Residential Design & Build magazine’s columnist John D. Wagner, who says he traveled thousands of miles across the U.S. to speak to contractors and designers alike about the green building industry in 2009, predicts that the future is green, and you’d better have a plan to capitalize on it, or prepare to be left in the dust.
“Part one is consumer demand; 90 percent of Americans agree there are ‘important green issues and problems,’ according to the NAHB. How do consumers express those concerns when shopping? They buy green products that make them part of the green solution. And who should they buy from? Well, the same NAHB study showed that 82 percent of Americans believe it is ‘important for companies to implement environmentally friendly practices.’ If you have done that and trained yourself to be knowledgeable about green, you’ve put yourself in the path of money, money that has been flowing in markets both good and bad.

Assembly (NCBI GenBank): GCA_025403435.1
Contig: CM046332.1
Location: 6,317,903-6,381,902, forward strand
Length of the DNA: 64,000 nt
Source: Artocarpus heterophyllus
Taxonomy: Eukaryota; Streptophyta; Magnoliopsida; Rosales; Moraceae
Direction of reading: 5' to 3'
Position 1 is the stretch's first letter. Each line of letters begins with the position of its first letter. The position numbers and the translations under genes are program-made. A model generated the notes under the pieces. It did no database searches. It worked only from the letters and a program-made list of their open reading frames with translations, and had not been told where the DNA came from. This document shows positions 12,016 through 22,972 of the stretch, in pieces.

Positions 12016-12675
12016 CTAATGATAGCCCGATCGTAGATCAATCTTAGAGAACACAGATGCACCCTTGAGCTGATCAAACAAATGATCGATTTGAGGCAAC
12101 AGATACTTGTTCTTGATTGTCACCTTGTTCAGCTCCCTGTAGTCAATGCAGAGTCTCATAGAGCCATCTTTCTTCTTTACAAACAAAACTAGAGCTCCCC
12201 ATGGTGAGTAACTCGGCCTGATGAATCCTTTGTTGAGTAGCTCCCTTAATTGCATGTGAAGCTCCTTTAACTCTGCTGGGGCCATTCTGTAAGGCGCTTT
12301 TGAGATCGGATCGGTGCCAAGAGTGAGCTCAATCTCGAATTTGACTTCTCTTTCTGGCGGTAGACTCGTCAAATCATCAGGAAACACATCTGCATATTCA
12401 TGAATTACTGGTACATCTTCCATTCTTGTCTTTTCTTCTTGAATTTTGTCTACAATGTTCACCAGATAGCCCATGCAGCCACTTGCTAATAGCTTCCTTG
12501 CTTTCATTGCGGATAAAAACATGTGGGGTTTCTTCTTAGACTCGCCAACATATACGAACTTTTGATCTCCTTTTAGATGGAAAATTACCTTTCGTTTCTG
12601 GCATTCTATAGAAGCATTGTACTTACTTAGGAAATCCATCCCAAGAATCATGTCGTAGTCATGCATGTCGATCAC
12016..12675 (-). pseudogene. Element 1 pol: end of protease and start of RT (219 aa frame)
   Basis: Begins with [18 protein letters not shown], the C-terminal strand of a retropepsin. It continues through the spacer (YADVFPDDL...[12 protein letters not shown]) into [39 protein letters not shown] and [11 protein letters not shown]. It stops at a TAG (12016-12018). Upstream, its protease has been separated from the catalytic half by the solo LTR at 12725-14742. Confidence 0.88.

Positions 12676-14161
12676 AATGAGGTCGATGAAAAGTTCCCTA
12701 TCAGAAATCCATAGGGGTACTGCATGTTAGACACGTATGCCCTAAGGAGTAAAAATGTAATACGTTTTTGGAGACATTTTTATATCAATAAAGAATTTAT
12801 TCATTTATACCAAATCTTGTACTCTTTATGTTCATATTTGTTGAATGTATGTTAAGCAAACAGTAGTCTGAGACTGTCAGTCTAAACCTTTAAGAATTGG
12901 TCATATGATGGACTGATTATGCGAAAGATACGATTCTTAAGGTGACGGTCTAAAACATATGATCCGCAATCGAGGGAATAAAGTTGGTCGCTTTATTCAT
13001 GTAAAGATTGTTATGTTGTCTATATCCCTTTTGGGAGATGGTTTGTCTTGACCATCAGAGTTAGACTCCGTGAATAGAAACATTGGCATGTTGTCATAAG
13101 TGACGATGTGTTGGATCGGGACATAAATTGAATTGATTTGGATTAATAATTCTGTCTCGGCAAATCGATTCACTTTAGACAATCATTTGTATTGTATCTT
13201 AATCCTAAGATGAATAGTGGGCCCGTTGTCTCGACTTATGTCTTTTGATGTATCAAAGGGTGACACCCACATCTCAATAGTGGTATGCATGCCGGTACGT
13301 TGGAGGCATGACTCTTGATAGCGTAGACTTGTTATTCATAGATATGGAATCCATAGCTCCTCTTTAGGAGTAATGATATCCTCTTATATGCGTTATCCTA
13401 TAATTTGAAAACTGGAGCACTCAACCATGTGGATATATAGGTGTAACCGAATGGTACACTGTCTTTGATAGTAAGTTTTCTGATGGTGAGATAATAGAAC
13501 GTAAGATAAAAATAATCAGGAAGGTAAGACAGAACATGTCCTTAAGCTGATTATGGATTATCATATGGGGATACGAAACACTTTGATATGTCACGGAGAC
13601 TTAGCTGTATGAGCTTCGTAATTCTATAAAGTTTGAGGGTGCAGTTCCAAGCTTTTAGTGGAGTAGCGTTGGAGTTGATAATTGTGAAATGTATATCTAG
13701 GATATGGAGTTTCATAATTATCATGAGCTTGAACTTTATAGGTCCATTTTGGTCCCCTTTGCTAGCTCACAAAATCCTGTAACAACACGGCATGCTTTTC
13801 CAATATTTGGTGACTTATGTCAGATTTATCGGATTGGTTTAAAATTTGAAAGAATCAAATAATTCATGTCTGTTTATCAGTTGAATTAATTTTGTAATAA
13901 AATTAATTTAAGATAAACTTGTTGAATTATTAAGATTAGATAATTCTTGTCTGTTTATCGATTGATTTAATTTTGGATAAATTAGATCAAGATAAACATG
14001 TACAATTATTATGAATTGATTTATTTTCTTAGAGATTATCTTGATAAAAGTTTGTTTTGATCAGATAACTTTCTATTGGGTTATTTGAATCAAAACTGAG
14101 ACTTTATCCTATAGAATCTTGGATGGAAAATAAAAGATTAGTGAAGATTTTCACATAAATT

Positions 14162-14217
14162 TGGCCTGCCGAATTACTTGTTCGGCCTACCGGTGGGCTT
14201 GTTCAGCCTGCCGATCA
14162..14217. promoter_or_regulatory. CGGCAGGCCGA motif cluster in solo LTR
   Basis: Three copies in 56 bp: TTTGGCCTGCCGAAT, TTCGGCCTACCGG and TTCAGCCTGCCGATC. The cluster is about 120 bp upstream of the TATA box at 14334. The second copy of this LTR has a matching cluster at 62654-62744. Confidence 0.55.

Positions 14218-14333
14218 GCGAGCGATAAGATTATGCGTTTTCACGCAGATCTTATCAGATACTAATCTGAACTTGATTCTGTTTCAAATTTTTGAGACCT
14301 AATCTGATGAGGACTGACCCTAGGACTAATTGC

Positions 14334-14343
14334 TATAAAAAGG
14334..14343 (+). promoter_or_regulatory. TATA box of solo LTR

“Part two is comprised of codes and regulations. There has been a proliferation of green building codes and energy efficiency requirements nationwide, and this has been expressed at the national, state and local levels. The American Institute of Architects recently reported that 92 cities with populations greater than 50,000 have established green building programs, up from 22 just four years earlier, which is a 318 percent increase. Whether or not you agree with this trend is not important. What matters is how well-educated and trained you are to sell in the markets where green building products are being required by code.”
Those numbers speak pretty loudly. Looking for more proof? According to McGraw Hill Construction, in the next five years alone, green building will grow into a $96 to $140 billion market.